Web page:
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Pete Bainbridge clocked up five months of Shared Parental Leave and he’s keen to talk up the benefits
Pete Bainbridge understands the power of role models. His brother took Shared Parental Leave and that started him thinking about doing the same. After he returned from SPL the colleague who had been covering for him also took advantage of the scheme.
He wants to spread the word about the advantages of Shared Parental Leave. “I’m a strong believer that men should take more of a role in their children’s lives and Shared Parental Leave allowed me to do that.”
When Pete’s son Charlie was born five years ago he took the standard two weeks of paternity leave and bolstered it with a bit of holiday. Second time round he was determined to do more. “I just wanted to be around. My wife and I have always had a fairly equal relationship, we both work full time, we have similar incomes, taking Shared Parental Leave meant we could maintain that equality.”
Pete was off for around four months after daughter Annie was born. That time brought him closer to both his children.He feels more ‘in tune’ with Annie thanks to having that time around her. She calls for him as often as she calls for her mum. Pete reckons he can settle Annie as easily (or not easily!) as wife Leanne can. That’s a huge boon for the couple.
But there was an unexpected side effect to his SPL. “One of the biggest benefits was the time I had with my oldest. Charlie was two-and-a-half when his sister was born so in many ways he needed more attention than the baby in the early days. It was great to spend time with him.”
And it wasn’t just the kids that benefitted from having Pete around. “Leanne was certainly down, it may have been post natal depression. With me around she had some reassurance and felt better about it.”
With Annie born in November Pete was able to combine SPL with Christmas holidays to clock up around four months with his family before returning to work in spring 2019. But that return proved trickier than he anticipated. “The reintroduction process took longer than I thought it would. There was an assumption among some people that I’d just been on a long holiday. Actually you drop off all the emails after a month and basically disappear after a couple. It was a challenge working out what I’d missed and catching up with it. But my biggest takeaway was that if it was hard for me after a few months it must be even more daunting for women returning from a year of maternity leave. I hope that makes me more understanding. It’s another reason I think more men should take SPL, then more will understand the pressures women face.”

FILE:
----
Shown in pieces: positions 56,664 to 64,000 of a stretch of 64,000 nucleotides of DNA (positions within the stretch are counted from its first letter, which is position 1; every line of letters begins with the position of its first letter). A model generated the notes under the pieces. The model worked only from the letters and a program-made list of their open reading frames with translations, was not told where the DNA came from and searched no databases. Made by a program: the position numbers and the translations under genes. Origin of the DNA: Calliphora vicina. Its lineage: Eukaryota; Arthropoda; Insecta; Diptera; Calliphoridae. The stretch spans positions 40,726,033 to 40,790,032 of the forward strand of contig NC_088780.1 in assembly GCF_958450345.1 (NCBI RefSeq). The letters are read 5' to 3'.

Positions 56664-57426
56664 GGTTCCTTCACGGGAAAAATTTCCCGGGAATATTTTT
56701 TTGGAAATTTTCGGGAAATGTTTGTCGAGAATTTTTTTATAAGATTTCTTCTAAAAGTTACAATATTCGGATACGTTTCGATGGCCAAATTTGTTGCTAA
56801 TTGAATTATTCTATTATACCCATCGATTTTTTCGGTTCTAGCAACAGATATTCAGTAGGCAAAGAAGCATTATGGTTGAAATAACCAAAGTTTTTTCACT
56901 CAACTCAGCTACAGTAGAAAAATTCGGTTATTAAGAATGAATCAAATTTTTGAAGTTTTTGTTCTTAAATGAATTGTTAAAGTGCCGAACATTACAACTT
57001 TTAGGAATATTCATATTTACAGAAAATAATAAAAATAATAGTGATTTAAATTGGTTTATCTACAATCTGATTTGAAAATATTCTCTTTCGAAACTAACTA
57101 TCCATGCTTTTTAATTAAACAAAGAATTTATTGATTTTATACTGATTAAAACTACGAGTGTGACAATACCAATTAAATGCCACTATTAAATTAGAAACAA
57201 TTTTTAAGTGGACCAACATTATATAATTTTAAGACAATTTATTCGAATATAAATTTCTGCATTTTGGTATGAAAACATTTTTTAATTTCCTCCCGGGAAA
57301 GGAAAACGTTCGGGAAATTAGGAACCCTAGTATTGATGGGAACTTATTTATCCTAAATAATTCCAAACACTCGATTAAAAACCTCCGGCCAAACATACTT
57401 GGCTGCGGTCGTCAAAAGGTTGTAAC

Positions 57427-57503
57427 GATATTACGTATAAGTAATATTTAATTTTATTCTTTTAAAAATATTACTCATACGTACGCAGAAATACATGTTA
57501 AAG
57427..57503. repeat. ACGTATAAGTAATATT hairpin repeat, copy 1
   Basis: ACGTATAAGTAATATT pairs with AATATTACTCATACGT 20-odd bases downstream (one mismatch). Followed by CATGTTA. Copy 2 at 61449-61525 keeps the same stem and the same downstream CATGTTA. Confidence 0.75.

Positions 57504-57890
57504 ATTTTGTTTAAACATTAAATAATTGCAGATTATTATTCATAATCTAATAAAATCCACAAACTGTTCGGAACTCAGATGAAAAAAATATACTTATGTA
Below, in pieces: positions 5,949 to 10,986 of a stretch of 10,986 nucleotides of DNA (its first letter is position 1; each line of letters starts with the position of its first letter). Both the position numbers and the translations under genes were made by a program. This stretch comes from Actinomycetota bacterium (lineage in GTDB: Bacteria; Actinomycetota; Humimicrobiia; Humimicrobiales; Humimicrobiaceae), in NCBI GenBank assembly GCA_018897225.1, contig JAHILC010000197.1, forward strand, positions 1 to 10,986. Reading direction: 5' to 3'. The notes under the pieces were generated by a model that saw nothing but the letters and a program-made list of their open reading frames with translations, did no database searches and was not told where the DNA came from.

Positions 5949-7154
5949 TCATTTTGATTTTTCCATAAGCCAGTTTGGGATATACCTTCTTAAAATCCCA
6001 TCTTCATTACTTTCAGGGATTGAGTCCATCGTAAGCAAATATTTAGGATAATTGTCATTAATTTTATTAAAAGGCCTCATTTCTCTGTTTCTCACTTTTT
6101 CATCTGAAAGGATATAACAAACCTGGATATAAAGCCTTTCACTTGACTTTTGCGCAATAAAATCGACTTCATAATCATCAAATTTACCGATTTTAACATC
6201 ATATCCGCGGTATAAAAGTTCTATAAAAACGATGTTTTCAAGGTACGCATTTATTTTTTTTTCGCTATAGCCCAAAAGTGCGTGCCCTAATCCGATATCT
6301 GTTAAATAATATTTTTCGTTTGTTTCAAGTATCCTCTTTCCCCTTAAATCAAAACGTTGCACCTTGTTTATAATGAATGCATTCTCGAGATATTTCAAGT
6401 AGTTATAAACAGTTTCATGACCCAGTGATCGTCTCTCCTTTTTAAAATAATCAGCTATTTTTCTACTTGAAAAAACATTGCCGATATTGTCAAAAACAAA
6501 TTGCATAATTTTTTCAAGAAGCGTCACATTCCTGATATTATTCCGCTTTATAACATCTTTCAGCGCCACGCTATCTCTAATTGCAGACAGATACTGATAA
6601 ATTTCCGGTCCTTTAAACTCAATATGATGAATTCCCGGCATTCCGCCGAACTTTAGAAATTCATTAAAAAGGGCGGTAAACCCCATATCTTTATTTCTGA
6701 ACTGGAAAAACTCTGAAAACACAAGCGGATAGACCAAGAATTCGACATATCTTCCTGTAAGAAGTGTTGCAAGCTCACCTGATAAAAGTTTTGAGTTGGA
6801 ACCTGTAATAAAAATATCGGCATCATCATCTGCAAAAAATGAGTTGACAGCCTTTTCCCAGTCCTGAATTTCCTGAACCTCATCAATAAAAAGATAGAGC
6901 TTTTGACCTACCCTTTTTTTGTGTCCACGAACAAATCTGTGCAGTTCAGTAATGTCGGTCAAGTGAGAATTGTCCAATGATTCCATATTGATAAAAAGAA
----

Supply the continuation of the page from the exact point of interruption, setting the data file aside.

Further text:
His then employers were keen to learn from Pete’s experience though. They signed him up to mentor dads returning from paternity leave and sought to smooth out the process.
Actually taking Shared Parental Leave was fairly straightforward. A sympathetic line manager was key. “It felt a bit like the firm were feeling their way, that’s inevitable with a policy that’s not used all that much. But my boss was very supportive, he encouraged me to do it and was really supportive when I came back.”
Unfortunately, like so many working dads, Pete lost his job last year during the pandemic. But he’s since found a new role as Insight and Operations Manager with consultants SRM Europe. He was hired as part of a team who’d previously worked together and who are all dads. “It was interesting and different to job search as part of a team. But we’ve all got kids and family was an important part of where we wanted to go.”
The SRM role is home based allowing Pete to do the school and nursery runs (when schools are open). “In the past I’ve been sitting on the Piccadilly line working out that if the train moves in the next minute I can still get back to nursery on time. That’s not an issue any more. Obviously we’re home schooling at the moment but even when we get back to some sort of normality I’ll still be able to and still want to do the morning drop off. I can amble back and pick up a coffee on the way if I want.
“Most importantly without the commute I’ve got two hours of my day back. That’s two hours I can spend with my kids.”
Shared Parental Leave gave him a better bond with his children and flexible working has allowed Pete to be around more for his family. The benefits of working differently for dads are clear.
And there’s interesting lessons from Pete’s experience for employers too. Supportive line managers can make the SPL process smoother. While top employers will consider the other end of the leave too – helping dads transition back to the workplace after extended leave and providing mentoring can be invaluable for the individual dads involved but also in signalling that the company takes dads and their roles and responsibilities seriously.